One researcher is Joseph Petrosino, Ph.D., director of the Alkek Center for Metagenomics and Microbiome Research at the Baylor College of Medicine, and founder of Metanome, Inc., both in Houston, Texas. “We are able to purify live organisms from clinical samples for further study,” Petrosino explains. To do it, he and his research team are working with engineers Lorenzo D’Amico, Ph.D., and Peter Gascoyne, Ph.D., at Advanced Electrofluidic Systems, LLC, to develop a system that combines, refines, and expands some existing technologies in such a way that they can pull out just the bacteria from clinical samples. “Basically, we remove contaminating particulates and ions that would interfere with downstream processing by using what we call membraneless dialysis along with sedimentation in an enclosed microfluidic system. We then couple that with dielectrophoresis, which exploits the intrinsic electrical properties resulting from the structural form and composition of cells to isolate them without the need for bioengineered tags or labels. We can subsequently recover the collected organisms just by turning off the current.”

One method for separating microbes from nonmicrobes uses dielectrophoresis. Here, E. coli expressing red fluorescent protein were collected on castellated microelectrodes (the black areas in the photos) by positive dielectrophoresis. (a) Slide A shows the bacteria spiked in plasma before current is applied to the microelectrodes, (b) slide B shows the change after current is applied, and (c) slide C shows the postcurrent result when viewed under fluorescent light. (Image courtesy of Lorenzo D’Amico.)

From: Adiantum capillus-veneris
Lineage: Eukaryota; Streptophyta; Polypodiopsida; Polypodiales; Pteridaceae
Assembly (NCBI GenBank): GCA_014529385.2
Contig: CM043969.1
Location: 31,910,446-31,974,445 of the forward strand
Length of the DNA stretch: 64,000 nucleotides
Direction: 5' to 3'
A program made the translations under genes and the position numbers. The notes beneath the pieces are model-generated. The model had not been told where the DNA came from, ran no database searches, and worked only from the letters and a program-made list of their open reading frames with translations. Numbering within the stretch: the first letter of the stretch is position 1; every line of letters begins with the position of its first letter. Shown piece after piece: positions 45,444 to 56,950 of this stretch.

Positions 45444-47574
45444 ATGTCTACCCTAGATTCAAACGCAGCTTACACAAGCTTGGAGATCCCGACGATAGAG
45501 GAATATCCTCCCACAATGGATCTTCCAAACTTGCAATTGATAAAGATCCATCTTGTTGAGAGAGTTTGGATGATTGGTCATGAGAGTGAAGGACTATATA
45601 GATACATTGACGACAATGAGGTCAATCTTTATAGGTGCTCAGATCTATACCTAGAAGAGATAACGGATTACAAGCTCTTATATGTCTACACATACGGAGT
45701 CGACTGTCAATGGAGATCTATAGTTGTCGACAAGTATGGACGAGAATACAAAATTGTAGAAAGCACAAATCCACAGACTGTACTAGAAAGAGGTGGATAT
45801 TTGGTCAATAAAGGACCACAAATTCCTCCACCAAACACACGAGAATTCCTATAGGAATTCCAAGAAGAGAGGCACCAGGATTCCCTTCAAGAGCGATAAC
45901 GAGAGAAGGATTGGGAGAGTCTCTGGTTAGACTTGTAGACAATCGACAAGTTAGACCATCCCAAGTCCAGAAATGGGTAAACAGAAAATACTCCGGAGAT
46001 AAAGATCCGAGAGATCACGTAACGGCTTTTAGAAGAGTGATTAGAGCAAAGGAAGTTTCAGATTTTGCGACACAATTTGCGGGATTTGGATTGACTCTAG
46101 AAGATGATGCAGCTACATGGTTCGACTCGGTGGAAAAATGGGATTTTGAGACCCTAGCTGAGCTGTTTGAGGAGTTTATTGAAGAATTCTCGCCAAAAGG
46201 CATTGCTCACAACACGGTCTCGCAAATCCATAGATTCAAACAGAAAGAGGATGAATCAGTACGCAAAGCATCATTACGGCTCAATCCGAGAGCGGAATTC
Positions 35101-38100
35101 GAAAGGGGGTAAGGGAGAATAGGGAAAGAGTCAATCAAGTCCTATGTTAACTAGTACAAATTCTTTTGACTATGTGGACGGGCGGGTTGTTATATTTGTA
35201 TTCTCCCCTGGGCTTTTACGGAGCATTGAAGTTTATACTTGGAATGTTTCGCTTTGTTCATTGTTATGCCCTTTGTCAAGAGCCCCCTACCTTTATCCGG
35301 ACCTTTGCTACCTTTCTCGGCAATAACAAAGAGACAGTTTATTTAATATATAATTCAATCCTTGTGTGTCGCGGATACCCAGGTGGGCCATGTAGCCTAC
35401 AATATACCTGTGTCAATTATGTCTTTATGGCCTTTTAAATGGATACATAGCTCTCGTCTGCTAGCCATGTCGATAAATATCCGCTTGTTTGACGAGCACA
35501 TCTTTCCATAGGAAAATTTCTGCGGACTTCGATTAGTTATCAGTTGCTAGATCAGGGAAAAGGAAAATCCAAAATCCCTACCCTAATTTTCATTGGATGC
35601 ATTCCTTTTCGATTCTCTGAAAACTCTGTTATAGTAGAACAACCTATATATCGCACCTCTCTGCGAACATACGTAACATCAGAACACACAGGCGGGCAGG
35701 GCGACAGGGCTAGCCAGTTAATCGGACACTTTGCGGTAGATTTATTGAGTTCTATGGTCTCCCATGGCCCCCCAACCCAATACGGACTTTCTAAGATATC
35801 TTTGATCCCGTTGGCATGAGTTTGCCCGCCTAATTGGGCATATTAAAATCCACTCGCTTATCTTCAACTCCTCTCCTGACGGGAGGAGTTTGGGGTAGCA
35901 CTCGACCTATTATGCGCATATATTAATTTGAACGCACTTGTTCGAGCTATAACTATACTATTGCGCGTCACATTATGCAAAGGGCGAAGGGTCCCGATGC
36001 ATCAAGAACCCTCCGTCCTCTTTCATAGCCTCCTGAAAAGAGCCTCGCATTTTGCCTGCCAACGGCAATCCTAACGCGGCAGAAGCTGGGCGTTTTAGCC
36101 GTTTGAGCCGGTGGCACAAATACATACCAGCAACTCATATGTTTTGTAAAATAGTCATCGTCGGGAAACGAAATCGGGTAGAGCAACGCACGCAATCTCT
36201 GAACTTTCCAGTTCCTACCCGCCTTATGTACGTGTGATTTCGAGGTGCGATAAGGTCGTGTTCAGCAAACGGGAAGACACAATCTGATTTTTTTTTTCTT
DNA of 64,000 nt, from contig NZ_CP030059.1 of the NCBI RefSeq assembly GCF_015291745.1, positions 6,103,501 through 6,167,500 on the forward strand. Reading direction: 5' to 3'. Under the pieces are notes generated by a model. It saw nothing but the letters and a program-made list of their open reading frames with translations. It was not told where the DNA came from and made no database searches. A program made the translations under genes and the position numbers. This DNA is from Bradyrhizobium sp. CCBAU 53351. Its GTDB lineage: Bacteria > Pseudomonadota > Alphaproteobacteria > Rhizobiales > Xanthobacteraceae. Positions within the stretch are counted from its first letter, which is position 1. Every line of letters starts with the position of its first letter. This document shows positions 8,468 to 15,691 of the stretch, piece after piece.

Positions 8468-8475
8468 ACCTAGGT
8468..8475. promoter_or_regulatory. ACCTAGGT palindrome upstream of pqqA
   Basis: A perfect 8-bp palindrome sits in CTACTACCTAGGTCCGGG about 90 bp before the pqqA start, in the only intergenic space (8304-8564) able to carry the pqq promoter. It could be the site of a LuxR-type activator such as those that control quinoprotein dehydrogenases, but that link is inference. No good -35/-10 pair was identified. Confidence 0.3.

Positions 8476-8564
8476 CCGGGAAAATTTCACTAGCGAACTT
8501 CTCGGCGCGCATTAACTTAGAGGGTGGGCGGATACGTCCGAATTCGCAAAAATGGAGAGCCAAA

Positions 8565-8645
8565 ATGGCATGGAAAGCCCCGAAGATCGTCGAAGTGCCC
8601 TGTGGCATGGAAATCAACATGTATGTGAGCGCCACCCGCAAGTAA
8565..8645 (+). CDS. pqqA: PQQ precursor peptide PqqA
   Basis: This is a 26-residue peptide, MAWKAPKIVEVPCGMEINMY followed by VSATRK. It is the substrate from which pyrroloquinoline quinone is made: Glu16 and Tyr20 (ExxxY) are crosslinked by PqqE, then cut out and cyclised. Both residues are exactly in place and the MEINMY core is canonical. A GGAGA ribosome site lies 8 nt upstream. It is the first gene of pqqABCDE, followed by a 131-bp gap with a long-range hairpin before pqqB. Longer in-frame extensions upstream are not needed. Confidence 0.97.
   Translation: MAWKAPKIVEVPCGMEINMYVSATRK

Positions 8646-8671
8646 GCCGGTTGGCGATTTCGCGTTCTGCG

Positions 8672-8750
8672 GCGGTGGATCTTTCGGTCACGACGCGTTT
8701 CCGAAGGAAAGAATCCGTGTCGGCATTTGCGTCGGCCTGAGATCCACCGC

One method for separating microbes from nonmicrobes uses dielectrophoresis. Here, E. coli expressing red fluorescent protein were collected on castellated microelectrodes (the black areas in the photos) by positive dielectrophoresis. (a) Slide A shows the bacteria spiked in plasma before current is applied to the microelectrodes, (b) slide B shows the change after current is applied, and (c) slide C shows the postcurrent result when viewed under fluorescent light. (Image courtesy of Lorenzo D’Amico.)

With the collection of isolated bacteria, researchers can then apply other techniques, including single-cell analysis, which is an up-and-coming area that would allow sequencing of individual microbes. For his own work, Petrosino is especially interested in metabolic screens. “The cool thing that we are initially doing is introducing metabolites into the closed system, letting them incubate with isolated communities of organisms, and then retrieving the metabolites after that incubation time,” he says. “We can begin to ask what this community is doing at the metabolic level without having to go through a series of laboratory manipulations to do so.”

Although their platform is still being refined, they are starting to use the dielectrophoresis technique in collaboration with interested researchers and, at the same time, are bringing the system up to scale so they can use it on a greater number of samples simultaneously and on larger sample volumes. They are also pursuing commercialization for clinical applications, including identifying disease-causing bacteria in a time span of hours rather than the days currently required, Petrosino says. “This would speed the ability to diagnose infections and perhaps to even identify antibiotic-resistance mechanisms that may be present.”